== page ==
20240305 0644020On March 5th, Fort Liberty's Provider's Cafe took part in the Philip A. Connelly army-wide competition between dining facilities.

Every day, their team of 92G (Cook and Culinary) soldiers prepared and honed their teamwork, talents, and organization in preparation for Tuesday's competition. Beginning at 5 a.m., the soldiers arrived and began their preparation for the day's event. Shortly after, Sgt. First Class Brown ran the troops through their morning formation and gave them an inspiring speech about their dedication, efforts thus far, and drive to prove that they were the best 92G the Army had to offer.

"I want them to enjoy themselves. This is their profession; this is what they do. This is culinary arts. It is an opportunity to show what they can do. But for them, it's just another day. They are always putting their best foot forward trying to be the best version of themselves and improve,” said Lt. Vuylsteke.

The morning started with breakfast and it was truly something to see. Fresh squeezed juice from pineapples, celery, and cucumbers was made available to all soldiers at the beginning of the line going through the facility. The well-known omelet station, scratch-made biscuits and carbs were at the beginning as is common in “warrior restaurants,” as they are coming to be called.
However, these were different.

Time, care and effort went into every step of the process the team at the Provider's Cafe took to ensure the highest quality food was made available to the soldiers who would be eating there.

Throughout the line, talk of their highly regarded French toast was abundant. There were sweet potato pancakes, fresh fruits, fresh yogurts, and a variety of cereals also present that far outdid the standard at most other warrior restaurants throughout the Army.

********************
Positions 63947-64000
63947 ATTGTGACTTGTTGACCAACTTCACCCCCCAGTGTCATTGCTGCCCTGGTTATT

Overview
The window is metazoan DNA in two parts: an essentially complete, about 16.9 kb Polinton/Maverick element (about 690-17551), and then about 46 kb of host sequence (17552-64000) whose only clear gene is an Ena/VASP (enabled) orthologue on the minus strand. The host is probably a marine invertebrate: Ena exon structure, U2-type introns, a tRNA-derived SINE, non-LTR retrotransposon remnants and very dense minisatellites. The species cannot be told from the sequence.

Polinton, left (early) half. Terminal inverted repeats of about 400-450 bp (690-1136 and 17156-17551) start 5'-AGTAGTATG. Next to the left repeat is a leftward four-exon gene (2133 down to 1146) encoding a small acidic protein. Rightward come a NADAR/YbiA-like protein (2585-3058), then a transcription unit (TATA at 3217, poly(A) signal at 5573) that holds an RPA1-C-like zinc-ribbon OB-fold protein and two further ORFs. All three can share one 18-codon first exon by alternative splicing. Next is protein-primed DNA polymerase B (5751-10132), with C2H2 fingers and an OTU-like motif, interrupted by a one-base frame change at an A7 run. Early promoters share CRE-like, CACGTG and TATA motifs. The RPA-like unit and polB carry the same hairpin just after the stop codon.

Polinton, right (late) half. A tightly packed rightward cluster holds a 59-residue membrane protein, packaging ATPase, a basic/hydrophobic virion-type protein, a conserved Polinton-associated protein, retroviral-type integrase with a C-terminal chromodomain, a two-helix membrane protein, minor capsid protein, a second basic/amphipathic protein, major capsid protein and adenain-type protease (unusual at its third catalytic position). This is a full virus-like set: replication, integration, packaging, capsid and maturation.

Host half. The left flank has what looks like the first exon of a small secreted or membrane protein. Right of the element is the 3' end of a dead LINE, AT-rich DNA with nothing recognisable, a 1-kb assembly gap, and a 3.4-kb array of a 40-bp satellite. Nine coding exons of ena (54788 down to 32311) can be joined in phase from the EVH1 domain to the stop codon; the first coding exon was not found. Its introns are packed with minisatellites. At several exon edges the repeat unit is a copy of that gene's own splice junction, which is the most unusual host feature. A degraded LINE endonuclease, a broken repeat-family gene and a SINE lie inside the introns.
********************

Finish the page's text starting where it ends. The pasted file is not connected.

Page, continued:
The shift lead and first cook of the team, Staff Sgt. Johnson and Sgt. McCrae, attributed their continual success to their communication and effective teamwork that ensured every member of their team knew their jobs and how to execute their roles. Their success depended on them supporting one another throughout the competition and daily process.

"Teamwork and making sure everyone did their jobs, but also picking each other up and helping," said Sgt. McCrae on his perspective on their what has led them to their current reputation for excellence. "But we do that on the daily. We came together and worked together to achieve that goal."

Lunchtime was where the team was able to really shine. The main courses being prime rib and fresh grilled chicken, the team outdid themselves in both their preparation and presentation of the menu items for that day's meal.

The item that stole the show was undoubtedly the red velvet cake made by Spc. De La Cruz. The dessert item was so delicious, even the competition graders couldn't help but have another piece.

Overall, the team of 92G at the Provider's Cafe excelled in their craft and was able to provide the highest quality of service and nutrition available to the soldiers who chose to eat there. This standard is one they exemplify daily, and their achievement as one of six finalists in the competition is evidence of that.

The winner won't be announced until later; however, they will be strong contenders for first place amongst the entire Army for their commitment to the tenets of the military, and their dedication to their craft as culinary artists.

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